open access

Vol 77, No 2 (2018)
ORIGINAL ARTICLES
Published online: 2017-09-06
Submitted: 2017-03-13
Accepted: 2017-08-04
Get Citation

Morphometric study of lingual foramina in macerated mandibles to assist in implant placement in the anterior mandibular region

N. F. Deana, P. Navarro, N. Alves
DOI: 10.5603/FM.a2017.0086
·
Pubmed: 28933801
·
Folia Morphol 2018;77(2):310-322.

open access

Vol 77, No 2 (2018)
ORIGINAL ARTICLES
Published online: 2017-09-06
Submitted: 2017-03-13
Accepted: 2017-08-04

Abstract

The object of our study was to contribute to anatomical knowledge of this region with data on the prevalence, number and location of lingual foramina (LF) in dentate and edentate macerated mandibles from Brazilian individuals, differen­tiating them by sex and race. In this way we hope to help dental surgeons with their planning prior to implant placement in the anterior mandibular region. 103 macerated mandibles were analysed. The prevalence, number and location of LF were analysed in the median (MLF) and lateral (LLF) regions and the median (AMLF) and lateral (ALLF) alveolar process regions. Measurements for their location were taken with a digital calliper. 99% of the mandibles presented at least 1 MLF, 82.5% at least 1 LLF, and the frequency of ALLF was 67%. In dentate mandibles, MLF were located in the region superior to the genial spine, and in edentate mandibles in the regions superior and inferior to the genial spine. LLF were located in the middle region in both dentate and edentate mandibles. The height of the symphysis was significantly greater in dentate than in edentate cases. The distance from the alveolar crest (AC) to the MLF was significantly greater in dentate than in edentate mandibles. LF are constant structures, with MLF found more frequently than LLF. Mandibles which present a smaller measured distance from the base of mandible to AC present MFL and LLF closer to AC, implying a greater risk of complication during implant placement. (Folia Morphol 2018; 77, 2: 310–322)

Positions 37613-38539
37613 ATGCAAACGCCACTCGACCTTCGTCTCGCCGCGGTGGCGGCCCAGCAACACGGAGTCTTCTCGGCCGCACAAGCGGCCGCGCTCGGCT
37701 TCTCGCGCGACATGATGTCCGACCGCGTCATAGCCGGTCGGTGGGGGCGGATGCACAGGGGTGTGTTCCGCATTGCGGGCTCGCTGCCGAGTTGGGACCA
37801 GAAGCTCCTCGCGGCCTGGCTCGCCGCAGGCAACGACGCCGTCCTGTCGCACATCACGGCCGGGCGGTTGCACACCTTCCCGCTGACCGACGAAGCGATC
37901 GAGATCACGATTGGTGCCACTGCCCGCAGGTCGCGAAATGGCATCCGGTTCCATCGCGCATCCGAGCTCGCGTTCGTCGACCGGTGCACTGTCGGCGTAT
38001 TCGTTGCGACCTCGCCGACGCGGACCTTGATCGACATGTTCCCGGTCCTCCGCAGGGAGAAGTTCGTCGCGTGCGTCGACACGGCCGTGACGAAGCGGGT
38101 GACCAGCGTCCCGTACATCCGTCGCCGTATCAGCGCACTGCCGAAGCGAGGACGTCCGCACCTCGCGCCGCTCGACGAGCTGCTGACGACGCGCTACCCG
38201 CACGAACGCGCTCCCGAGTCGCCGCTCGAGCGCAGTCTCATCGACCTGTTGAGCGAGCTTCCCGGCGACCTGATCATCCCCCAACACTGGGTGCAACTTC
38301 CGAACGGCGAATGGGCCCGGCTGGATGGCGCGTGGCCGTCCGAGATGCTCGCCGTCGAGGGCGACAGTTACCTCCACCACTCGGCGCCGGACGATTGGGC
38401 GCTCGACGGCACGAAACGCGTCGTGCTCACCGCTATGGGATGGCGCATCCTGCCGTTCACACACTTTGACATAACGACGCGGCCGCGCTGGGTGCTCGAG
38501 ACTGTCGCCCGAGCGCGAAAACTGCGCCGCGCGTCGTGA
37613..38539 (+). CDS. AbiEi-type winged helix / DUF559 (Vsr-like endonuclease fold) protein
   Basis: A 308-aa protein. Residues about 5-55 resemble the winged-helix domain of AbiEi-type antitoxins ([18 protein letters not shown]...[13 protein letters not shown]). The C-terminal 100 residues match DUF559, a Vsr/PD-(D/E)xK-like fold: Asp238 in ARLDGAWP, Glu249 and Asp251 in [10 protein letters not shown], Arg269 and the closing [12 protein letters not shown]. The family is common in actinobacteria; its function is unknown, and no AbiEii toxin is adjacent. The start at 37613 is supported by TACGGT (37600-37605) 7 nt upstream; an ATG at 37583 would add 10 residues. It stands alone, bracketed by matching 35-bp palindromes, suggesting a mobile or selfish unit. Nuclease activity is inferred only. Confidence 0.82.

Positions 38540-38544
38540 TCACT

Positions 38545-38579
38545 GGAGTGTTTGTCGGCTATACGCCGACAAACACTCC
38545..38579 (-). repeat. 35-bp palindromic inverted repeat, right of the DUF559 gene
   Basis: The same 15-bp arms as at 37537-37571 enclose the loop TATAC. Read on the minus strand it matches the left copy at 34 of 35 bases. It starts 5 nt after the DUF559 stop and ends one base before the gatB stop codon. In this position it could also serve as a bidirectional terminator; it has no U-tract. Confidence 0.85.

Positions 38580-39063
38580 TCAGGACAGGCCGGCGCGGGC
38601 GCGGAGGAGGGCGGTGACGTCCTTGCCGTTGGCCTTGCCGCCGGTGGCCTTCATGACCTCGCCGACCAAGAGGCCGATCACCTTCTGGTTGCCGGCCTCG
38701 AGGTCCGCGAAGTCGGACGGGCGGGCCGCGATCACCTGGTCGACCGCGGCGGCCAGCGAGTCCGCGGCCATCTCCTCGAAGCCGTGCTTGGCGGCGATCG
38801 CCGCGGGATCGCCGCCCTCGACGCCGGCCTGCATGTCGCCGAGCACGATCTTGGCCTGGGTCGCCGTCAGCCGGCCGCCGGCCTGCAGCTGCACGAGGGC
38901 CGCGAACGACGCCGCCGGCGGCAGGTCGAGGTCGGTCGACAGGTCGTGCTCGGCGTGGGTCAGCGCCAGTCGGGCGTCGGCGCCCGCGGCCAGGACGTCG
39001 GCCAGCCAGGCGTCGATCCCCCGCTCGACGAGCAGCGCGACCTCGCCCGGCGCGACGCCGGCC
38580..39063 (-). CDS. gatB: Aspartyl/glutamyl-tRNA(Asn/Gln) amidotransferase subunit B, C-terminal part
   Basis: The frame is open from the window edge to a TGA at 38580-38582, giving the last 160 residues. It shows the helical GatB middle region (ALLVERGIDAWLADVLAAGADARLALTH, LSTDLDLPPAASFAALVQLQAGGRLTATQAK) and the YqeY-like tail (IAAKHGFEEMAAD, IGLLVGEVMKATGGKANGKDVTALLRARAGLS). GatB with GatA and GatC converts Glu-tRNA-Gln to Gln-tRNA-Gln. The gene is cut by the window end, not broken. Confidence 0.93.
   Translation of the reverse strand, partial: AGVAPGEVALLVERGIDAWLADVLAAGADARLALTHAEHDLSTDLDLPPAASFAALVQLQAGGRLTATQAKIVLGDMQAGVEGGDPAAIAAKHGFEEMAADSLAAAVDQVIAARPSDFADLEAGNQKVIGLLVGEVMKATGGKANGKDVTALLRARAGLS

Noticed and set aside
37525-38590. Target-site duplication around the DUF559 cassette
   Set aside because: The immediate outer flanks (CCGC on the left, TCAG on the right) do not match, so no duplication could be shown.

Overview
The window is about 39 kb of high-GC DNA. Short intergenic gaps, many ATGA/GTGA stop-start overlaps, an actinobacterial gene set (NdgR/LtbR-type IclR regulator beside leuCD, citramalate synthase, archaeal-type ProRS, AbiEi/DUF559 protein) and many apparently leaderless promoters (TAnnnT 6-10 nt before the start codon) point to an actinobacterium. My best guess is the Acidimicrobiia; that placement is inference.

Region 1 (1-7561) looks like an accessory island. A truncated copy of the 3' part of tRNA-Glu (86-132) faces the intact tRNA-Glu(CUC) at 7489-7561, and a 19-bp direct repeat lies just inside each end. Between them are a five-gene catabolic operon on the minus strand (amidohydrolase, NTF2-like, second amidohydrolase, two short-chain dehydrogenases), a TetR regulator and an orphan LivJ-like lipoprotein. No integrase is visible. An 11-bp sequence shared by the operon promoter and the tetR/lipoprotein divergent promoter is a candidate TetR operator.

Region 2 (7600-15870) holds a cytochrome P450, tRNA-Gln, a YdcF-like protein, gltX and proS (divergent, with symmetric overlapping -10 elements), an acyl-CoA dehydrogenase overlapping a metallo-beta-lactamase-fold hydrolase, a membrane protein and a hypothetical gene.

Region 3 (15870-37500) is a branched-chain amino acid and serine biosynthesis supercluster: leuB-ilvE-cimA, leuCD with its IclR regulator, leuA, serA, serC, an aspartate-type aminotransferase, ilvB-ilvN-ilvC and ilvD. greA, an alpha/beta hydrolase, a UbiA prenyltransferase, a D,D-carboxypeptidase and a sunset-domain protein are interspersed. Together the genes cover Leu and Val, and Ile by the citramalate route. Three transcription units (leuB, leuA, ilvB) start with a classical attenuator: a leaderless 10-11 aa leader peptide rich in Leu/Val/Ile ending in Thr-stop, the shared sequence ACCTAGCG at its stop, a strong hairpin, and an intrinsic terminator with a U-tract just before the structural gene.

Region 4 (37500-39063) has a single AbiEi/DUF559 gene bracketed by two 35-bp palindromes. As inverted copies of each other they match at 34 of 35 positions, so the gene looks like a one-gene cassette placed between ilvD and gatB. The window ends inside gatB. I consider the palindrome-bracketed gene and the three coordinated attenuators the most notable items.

Abstract

The object of our study was to contribute to anatomical knowledge of this region with data on the prevalence, number and location of lingual foramina (LF) in dentate and edentate macerated mandibles from Brazilian individuals, differen­tiating them by sex and race. In this way we hope to help dental surgeons with their planning prior to implant placement in the anterior mandibular region. 103 macerated mandibles were analysed. The prevalence, number and location of LF were analysed in the median (MLF) and lateral (LLF) regions and the median (AMLF) and lateral (ALLF) alveolar process regions. Measurements for their location were taken with a digital calliper. 99% of the mandibles presented at least 1 MLF, 82.5% at least 1 LLF, and the frequency of ALLF was 67%. In dentate mandibles, MLF were located in the region superior to the genial spine, and in edentate mandibles in the regions superior and inferior to the genial spine. LLF were located in the middle region in both dentate and edentate mandibles. The height of the symphysis was significantly greater in dentate than in edentate cases. The distance from the alveolar crest (AC) to the MLF was significantly greater in dentate than in edentate mandibles. LF are constant structures, with MLF found more frequently than LLF. Mandibles which present a smaller measured distance from the base of mandible to AC present MFL and LLF closer to AC, implying a greater risk of complication during implant placement. (Folia Morphol 2018; 77, 2: 310–322)

Get Citation

Keywords

lingual foramina, mandible, implant placement, morphometry

About this article
Title

Morphometric study of lingual foramina in macerated mandibles to assist in implant placement in the anterior mandibular region

Journal

Folia Morphologica

Issue

Vol 77, No 2 (2018)

Pages

310-322

Published online

2017-09-06

DOI

10.5603/FM.a2017.0086

Pubmed

28933801

Bibliographic record

Folia Morphol 2018;77(2):310-322.

Keywords

lingual foramina
mandible
implant placement
morphometry

Authors

N. F. Deana
P. Navarro
N. Alves

References (25)
  1. Alves N, Cândido PL. Anatomia para o curso de odontologia geral e específica. 4ª Ed. Gen-Santos, São Paulo 2016.
  2. Flanagan D. Important arterial supply of the mandible, control of an arterial hemorrhage, and report of a hemorrhagic incident. J Oral Implantol. 2003; 29(4): 165–173.
  3. Friberg B, Jemt T, Lekholm U. Early failures in 4,641 consecutively placed Brånemark dental implants: a study from stage 1 surgery to the connection of completed prostheses. Int J Oral Maxillofac Implants. 1991; 6(2): 142–146.